Jason Goodyear kills as both an educator and musician

"I'm one of those people who my mom says sang in the crib," Jason Goodyear says. "There's a recording somewhere of me singing when I was around 2…I asked for my first guitar that year and got a ukulele, which I then broke over my sister's head."

Goodyear has brought these musical (and kind of punk rock) tendencies to his tenure in Santa Fe as both an educator and a musician since he moved to town from Minnesota in 1999. A graduate of Macalester College in St. Paul, Goodyear holds a degree in anthropology, though he'd probably have another in music if he hadn't, in his words, "Been a 21-year-old Jason who said, 'Fuck it, I need to leave school and work at a crappy copy shop!'" Even so, this was the mid-to-late '80s when electronic music was taking the world by storm, and the bug bit Goodyear hard.

"In those days I was mostly into what you'd call fast rock or in retrospect, pop-punk, even if I didn't think it was pop punk at the time," he says. "I played in some bands, but a lot of them were mostly great at smoking or drinking together…but I had some pretty incredible life-changing professors like Ed Forner."

Forner taught an electronic music class at Macalester and had previously lived in Europe, which meant he had, according to Goodyear, "Vinyl from everybody…Depeche Mode, Gary Numan, Kraftwerk. And he was unique in that he was promoting this amazing electronic music in a classroom situation."

This also meant that Goodyear had access to all kinds of gear that was cutting-edge at the time. An internship at a recording studio followed. It then became a full-time job that only served to deepen his love of electronic music. Eventually a trip to Santa Fe convinced him to move, he got huge into field recording (the process of recording naturally occurring sounds) and wound up teaching several audio classes at the Santa Fe Community College after the original professor fell ill. Oh, he still played guitar and composed with instruments for bands like Milo de Venus, but it was his college experiences and love of synthetic sounds that led him to his most excellent teaching position today.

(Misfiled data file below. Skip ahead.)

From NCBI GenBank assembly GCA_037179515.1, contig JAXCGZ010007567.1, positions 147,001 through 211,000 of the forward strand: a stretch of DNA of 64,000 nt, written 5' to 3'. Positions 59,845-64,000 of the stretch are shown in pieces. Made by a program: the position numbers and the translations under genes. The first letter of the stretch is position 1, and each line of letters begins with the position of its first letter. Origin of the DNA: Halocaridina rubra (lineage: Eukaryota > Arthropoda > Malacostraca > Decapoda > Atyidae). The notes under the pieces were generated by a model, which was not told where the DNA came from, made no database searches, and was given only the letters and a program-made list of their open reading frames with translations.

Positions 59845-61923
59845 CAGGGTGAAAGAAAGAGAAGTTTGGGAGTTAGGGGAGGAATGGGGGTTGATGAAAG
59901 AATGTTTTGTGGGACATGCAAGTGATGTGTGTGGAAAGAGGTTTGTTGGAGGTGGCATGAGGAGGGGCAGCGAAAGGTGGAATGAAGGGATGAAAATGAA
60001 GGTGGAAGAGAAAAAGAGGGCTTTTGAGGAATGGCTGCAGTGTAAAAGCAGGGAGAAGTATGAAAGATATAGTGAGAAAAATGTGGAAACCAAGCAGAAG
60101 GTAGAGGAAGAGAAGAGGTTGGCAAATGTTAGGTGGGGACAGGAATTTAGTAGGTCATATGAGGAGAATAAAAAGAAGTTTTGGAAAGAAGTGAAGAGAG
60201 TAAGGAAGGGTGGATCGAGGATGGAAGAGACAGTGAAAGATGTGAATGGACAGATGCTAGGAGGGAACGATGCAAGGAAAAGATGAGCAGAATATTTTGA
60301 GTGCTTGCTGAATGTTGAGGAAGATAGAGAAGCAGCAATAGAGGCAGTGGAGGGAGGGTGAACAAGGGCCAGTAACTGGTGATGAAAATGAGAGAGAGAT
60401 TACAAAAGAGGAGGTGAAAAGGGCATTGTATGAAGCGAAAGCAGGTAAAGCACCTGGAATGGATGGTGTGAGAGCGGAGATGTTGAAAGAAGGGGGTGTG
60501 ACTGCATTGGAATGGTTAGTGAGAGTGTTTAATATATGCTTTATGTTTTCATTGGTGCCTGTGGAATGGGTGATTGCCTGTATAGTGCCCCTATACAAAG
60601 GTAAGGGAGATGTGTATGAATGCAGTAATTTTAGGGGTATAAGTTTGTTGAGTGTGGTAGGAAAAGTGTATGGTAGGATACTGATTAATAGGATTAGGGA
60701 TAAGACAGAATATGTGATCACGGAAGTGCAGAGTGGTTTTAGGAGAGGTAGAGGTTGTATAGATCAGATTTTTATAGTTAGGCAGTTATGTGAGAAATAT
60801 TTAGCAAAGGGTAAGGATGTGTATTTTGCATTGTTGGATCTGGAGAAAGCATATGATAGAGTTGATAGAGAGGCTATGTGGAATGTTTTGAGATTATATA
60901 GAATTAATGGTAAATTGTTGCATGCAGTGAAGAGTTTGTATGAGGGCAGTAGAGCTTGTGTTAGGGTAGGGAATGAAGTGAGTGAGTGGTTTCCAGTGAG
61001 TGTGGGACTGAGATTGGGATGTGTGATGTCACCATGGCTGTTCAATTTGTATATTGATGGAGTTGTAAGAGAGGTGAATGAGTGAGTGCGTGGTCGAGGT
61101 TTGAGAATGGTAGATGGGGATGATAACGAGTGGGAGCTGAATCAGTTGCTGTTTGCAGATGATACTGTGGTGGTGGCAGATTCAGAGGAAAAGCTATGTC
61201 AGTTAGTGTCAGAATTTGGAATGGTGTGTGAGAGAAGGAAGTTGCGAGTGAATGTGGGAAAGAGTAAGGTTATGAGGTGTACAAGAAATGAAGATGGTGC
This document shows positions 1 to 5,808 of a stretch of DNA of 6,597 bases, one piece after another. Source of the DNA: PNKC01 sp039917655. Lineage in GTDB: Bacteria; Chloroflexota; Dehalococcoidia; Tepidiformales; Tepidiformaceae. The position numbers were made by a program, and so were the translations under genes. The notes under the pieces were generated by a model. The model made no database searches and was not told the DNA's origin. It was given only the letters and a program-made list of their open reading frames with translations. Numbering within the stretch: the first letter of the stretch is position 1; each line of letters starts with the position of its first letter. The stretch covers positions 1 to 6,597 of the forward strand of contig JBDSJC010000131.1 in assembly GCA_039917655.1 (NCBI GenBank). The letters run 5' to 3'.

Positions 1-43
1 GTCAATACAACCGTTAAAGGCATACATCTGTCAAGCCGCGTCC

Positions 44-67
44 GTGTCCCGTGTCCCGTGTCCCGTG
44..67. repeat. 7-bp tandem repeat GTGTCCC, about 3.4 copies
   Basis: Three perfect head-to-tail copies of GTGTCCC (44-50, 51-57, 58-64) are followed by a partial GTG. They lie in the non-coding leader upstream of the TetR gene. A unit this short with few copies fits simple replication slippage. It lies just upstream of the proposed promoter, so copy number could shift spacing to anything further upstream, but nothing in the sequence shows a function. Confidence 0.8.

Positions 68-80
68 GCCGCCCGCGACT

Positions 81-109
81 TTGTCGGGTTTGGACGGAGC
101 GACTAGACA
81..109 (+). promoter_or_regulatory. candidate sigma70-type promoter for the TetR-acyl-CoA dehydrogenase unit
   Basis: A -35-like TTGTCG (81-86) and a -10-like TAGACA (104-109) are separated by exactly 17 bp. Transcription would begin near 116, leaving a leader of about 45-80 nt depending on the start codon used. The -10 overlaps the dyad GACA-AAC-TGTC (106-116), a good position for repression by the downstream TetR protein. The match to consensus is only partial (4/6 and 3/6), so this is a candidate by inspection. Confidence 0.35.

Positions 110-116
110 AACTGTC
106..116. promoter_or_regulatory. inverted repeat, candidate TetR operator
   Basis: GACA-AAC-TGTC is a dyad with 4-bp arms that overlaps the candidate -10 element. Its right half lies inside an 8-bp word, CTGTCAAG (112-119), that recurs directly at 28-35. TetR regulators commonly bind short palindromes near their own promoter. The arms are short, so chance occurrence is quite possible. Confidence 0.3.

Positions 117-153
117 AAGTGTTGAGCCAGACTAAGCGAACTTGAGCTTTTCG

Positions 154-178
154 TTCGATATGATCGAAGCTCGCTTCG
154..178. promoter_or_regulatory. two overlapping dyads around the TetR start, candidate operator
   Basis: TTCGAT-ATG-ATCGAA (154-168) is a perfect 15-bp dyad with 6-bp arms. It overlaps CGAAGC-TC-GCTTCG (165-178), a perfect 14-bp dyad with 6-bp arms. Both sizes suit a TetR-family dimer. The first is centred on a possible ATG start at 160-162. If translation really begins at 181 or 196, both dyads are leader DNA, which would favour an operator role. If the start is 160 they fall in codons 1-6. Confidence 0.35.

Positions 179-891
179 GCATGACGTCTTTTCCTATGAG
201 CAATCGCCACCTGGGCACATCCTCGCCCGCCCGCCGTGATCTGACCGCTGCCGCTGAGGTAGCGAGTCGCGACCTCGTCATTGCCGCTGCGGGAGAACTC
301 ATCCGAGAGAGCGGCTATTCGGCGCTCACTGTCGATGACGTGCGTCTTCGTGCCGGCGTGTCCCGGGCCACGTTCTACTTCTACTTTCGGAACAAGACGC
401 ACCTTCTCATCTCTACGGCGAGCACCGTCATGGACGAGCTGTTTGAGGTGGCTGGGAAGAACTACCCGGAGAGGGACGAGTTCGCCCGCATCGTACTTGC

"One of the reasons I like to make music with computers is that I love collaborating, but I can be kind of weird to collaborate with, so I can design chance-based pieces that allow me to collaborate with the computer," he says. "I'm not one of these people who likes to write the random thing and then just let it go and say it's art or anything; I like to rehearse with the computer."

Goodyear has also put these disciplines to work on audio/visual art installations in collaboration with local artist Mara Leader, as well as on an upcoming solo album four years in the making.

"When I started my album I was so pissed off that I was going to make this loud, political thing with singing and stories and live recordings, but when I started writing, all this family stuff came up," Goodyear says. "It wasn't like, 'I hate my dad,' family stuff, but it got deeper for me…the drummer I work with says it reminds him of old Nine Inch Nails."

It'll be released soon after some finishing touches, but in the meantime Goodyear can be found teaching within Santa Fe University of Art and Design's contemporary music program as well as classes at Santa Fe Community College like Intro to Reason and Live, Field Recording or Audio Production. Since 2001, Goodyear has been teaching Santa Feans of all creeds and ages how to make music and how to make it sound good. As you read this, spaces in these classes are filling up fast, so don't you think it's time you learned a new skill? Electronic music is almost like learning an instrument without learning an instrument, but is no less valuable to the overall scope of music at large. And in a world full of samples, beat-matching and iTunes DJ-ing, it's good to know people like Jason Goodyear are still out there spreading the good word and enriching our lives with synthetic sounds.

Audio Classes w/Jason Goodyear
Tuesday, Jan. 20-May 16
Santa Fe Community College
6401 Richards Ave.,

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